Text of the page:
In the literature, many optimization algorithms were developed to control electrical loads, especially Electric Vehicles (EVs) in buildings. Despite the success of the existing algorithms in improving the power profile of charging EVs and reducing the total electricity bill of the end-users, these algorithms didn&rsquo
t show significant contribution in improving the voltage profile on the network, especially with the existence of highly inductive loads. The control of the active power may not be sufficient to regulate the voltage, even if sophisticated optimization algorithms and control strategies are used. To fill the gap in the literature, we propose a new algorithm that is able to control both the active and reactive power flows using electric vehicles in buildings and homes. The algorithm is composed of two parts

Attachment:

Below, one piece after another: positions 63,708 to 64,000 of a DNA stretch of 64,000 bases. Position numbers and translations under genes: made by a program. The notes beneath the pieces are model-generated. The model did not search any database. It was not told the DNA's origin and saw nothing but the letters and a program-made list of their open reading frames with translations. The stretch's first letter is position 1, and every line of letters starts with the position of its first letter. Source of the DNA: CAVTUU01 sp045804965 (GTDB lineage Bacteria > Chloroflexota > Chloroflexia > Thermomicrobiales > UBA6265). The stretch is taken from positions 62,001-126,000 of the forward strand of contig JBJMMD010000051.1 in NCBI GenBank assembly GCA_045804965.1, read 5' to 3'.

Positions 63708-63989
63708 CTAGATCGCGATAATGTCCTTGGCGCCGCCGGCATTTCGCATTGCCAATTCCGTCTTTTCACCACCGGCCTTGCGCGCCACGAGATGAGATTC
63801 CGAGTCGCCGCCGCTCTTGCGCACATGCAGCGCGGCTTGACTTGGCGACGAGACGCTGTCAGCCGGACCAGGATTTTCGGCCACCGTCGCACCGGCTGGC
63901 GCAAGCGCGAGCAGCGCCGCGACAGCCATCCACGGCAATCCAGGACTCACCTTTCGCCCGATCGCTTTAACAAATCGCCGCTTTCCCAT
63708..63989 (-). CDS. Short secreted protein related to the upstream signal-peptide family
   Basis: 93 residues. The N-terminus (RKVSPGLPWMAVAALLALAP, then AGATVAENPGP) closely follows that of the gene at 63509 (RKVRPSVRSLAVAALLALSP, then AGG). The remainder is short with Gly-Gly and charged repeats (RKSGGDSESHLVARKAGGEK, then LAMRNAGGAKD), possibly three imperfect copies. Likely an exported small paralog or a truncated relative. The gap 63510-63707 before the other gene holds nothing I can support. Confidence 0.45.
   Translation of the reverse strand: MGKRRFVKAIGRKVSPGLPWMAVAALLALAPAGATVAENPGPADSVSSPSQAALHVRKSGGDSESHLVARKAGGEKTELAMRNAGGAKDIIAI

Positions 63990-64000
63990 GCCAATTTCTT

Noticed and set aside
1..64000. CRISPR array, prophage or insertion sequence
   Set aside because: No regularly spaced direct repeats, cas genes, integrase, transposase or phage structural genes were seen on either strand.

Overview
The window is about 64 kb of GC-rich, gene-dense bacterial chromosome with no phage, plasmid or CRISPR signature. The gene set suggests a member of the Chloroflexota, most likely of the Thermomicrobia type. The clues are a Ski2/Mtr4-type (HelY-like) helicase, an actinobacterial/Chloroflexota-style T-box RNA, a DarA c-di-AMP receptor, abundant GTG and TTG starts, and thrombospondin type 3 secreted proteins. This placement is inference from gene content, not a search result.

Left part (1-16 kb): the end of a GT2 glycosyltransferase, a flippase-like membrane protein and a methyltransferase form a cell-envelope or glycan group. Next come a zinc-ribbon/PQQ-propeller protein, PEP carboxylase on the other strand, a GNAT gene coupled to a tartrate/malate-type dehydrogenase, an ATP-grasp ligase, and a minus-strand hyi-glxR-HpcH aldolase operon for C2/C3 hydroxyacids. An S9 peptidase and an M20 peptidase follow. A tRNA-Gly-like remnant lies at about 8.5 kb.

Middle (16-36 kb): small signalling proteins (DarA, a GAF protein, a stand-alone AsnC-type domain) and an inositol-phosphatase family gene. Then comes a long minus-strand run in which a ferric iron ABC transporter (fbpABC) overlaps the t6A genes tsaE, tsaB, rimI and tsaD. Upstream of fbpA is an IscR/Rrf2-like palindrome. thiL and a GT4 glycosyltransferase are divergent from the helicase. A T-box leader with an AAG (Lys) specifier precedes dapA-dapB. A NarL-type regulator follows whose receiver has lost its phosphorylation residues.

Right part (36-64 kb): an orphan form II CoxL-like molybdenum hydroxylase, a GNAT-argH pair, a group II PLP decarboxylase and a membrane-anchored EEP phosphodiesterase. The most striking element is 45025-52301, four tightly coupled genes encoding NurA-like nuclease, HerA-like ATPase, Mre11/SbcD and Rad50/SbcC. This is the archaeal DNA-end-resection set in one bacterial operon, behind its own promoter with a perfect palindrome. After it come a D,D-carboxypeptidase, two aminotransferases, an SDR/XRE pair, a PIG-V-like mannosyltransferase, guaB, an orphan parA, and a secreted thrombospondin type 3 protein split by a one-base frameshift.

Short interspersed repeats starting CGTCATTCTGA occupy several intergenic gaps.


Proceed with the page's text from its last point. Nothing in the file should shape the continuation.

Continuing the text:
the first part uses optimization to control the active power and minimize the electricity bill, while the second part controls the reactive power using the bidirectional converter in the EV in a way that the voltage profile on the distribution transformer respects its limits. The new approach is validated through a comparative study of four different scenarios, (i) without EV, (ii) with EV using uncoordinated charging, (iii) with EV using coordinated charging, (iv) with EV using our proposed algorithm. Results show that our algorithm has maintained the voltage within the recommended limits, and it has minimized the peak load, the electricity cost, and the techno-economic losses on the network.
Document type: Article
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